From The Art and Popular Culture Encyclopedia
La Mancha is an arid, fertile, elevated plateau (610 m or 2000 ft.) of central Spain, south of Madrid, stretching between the Montes (mountains) de Toledo and the western spurs of the Cerros (hills) de Cuenca, and bounded on the south by the Sierra Morena and on the north by the La Alcarria region. It includes portions of the modern provinces of Cuenca, Toledo, and Albacete, and most of the Ciudad Real province. It constitutes the southern portion of the Castile-La Mancha autonomous community and makes up most of the region.
Famous Spaniards like the cinema directors Pedro Almodóvar and José Luis Cuerda, painters Antonio López and his uncle Antonio López Torres, footballer Andrés Iniesta and actress Sara Montiel were born in La Mancha.
La Mancha and Cervantes
Miguel de Cervantes gave international fame to this land and its windmills when he wrote his novel Don Quixote de La Mancha. Some believeTemplate:Fact that Cervantes was making fun of this region, using a pun; a "mancha" was also a stain, as on one's honor, and thus a hilariously inappropriate homeland for a dignified knight-errant. Translator John Ormsby believed that Cervantes chose it because it was/is the most ordinary, prosaic, anti-romantic, and therefore unlikely place from which a chivalrous, romantic hero could originate, making Quixote seem even more absurd.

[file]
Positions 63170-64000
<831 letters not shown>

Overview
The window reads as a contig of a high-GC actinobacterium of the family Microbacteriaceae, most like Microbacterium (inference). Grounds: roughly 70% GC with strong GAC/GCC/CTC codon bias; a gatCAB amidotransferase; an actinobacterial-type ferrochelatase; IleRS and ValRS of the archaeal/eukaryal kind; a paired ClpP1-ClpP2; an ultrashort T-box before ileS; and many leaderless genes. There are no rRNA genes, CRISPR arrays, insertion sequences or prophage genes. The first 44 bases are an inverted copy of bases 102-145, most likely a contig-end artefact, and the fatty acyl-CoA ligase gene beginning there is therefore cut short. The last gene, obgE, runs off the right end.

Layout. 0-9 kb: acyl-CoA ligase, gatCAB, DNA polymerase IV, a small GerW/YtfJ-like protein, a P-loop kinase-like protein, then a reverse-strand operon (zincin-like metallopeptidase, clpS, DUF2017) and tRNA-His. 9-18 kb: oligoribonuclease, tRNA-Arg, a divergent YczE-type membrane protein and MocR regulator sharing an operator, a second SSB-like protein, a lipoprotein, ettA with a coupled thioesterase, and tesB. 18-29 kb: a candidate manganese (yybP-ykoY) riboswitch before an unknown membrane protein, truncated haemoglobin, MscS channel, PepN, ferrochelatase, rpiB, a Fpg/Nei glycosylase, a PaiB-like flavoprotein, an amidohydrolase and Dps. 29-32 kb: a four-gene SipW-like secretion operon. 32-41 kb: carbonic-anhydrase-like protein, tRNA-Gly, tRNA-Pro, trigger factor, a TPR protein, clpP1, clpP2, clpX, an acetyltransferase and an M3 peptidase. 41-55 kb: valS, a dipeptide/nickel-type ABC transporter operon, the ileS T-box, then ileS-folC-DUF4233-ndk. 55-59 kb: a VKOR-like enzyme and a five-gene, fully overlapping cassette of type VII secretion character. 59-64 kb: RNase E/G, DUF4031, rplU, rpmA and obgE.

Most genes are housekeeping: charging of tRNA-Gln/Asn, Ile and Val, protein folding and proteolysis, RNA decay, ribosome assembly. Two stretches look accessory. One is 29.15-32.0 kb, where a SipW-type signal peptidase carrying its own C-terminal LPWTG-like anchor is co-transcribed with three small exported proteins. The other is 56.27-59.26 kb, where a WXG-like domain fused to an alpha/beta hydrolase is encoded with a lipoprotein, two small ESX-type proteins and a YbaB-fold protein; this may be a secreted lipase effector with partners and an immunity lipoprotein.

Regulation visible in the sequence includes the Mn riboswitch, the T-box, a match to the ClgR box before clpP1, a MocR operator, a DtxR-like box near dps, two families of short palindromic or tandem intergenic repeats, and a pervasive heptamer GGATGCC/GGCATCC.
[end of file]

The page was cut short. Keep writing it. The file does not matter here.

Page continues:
Several film versions of Don Quixote have actually been filmed largely in La Mancha. However, at least two of the most famous - the 1957 Russian film version, and the screen version of Man of La Mancha, were not. The 1957 film was shot in Crimea, while Man of La Mancha was filmed in Italy. G.W. Pabst's 1933 version of Cervantes's novel was shot in Alpes-de-Haute-Provence.